A few years ago, a friend and colleague of mine, Art Radtke, told me about a member of one of his networking groups who was about to leave the organization. The member's name was Mike. He owned his own business and was considered a good member of his group. Most people were surprised when he dropped out of the group only a year after helping to form it. Mike was receiving referrals and things seemed to be paying off with some high-quality sales.
Despite appearances, Mike had a totally different perspective on the situation. In talking to Mike, he explained that the members liked each other a great deal, and he truly felt that they helped each other whenever possible, but, inexplicably, he felt that it just wasn't working for him. Mike explained that his business was doing well, and he went on to describe some of the new clients he acquired. Oddly enough, many of the clients and referrals he described sounded very familiar. As it turned out, many of these people and companies that he discussed as the basis for his burgeoning business were the very same people that had been referred to him by the chapter members throughout the previous year!
One of us called Mike to end the confusion over why he was leaving. As it turned out, the call only created more confusion. The conversation took an hour and, in the end, we agreed with all the facts but had dramatically different interpretations. Mike believed that:
- He had been introduced to these new clients by members of his group, or by people introduced to him by members of his group, mostly by chance.
- He didn't feel that the results were any indication that a system was at work. He stated quite clearly that these referrals were basically coincidences. It was by chance that so-and-so bumped in to someone that just happened to need his services.
Mike was looking at his success from a position of repeatability. His professional training taught him that he and his employees should call people from a list that was generated based on the demographics he was looking for in a client. If he didn't have enough business, he needed to call more people. The results of his activity were always measurable and could always be accounted for by the actions he took. Most importantly, there was a well-defined ratio that he fully understood relating to the number of calls, appointments and closed sales.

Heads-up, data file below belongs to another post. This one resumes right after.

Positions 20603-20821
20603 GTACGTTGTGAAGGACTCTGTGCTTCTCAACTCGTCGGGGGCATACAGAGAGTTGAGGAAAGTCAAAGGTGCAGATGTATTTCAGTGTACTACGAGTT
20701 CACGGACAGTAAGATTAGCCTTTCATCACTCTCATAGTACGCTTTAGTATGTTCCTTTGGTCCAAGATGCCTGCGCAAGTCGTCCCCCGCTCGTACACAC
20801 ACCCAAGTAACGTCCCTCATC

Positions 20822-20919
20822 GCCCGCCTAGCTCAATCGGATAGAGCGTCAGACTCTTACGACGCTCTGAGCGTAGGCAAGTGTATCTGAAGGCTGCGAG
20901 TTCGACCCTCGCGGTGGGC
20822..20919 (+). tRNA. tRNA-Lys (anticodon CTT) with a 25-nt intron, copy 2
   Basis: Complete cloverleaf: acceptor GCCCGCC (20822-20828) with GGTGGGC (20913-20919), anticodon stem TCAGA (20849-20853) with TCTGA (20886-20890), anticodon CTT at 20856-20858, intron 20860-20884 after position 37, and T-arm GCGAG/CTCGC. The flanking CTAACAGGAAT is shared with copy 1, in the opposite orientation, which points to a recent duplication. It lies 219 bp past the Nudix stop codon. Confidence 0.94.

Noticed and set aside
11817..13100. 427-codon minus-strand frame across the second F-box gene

The clients he picked up from referrals, on the other hand, always had a story attached to them that couldn't be repeated, leading him to believe that the results were coincidental.
This misconception happens when someone focuses on the referral rather than on the relationship that produced the referral. This interpretation led Mike to the inaccurate conclusion that the results were coincidental.
It's no more coincidental that people receive regular and consistent referrals from the people in their network than it is that a fisherman who casts a net catches fish. The fisherman concentrates on his action of casting the net, not on the individual path of one of the fishes that swam into it. If he did base his decision on that one random fish, he would quickly come to the same conclusion Mike did: That it was coincidental.
The reason Mike focused on the referral and not the relationship is because he didn't understand that building effective and profitable relationships is a system. In fact, he had never been trained on how to systematically build mutually profitable relationships. In his early training, he was taught about products, customer service and cold calling. When he did receive referrals, he had no idea what specific actions he had taken that had caused it-so he was simply thankful for his good luck and went back to what he knew.
When it comes to networking, "luck" is where persistence meets opportunity. There is no coincidence about repeat referrals. It comes from the day-to-day activities of building relationships. Although it can't be measured as easily as tracking cold-call ratios, the results are dramatic and almost never coincidental. Repeat referrals happen because you've laid the groundwork through professional relationships.
Art Radtke contributed to this article.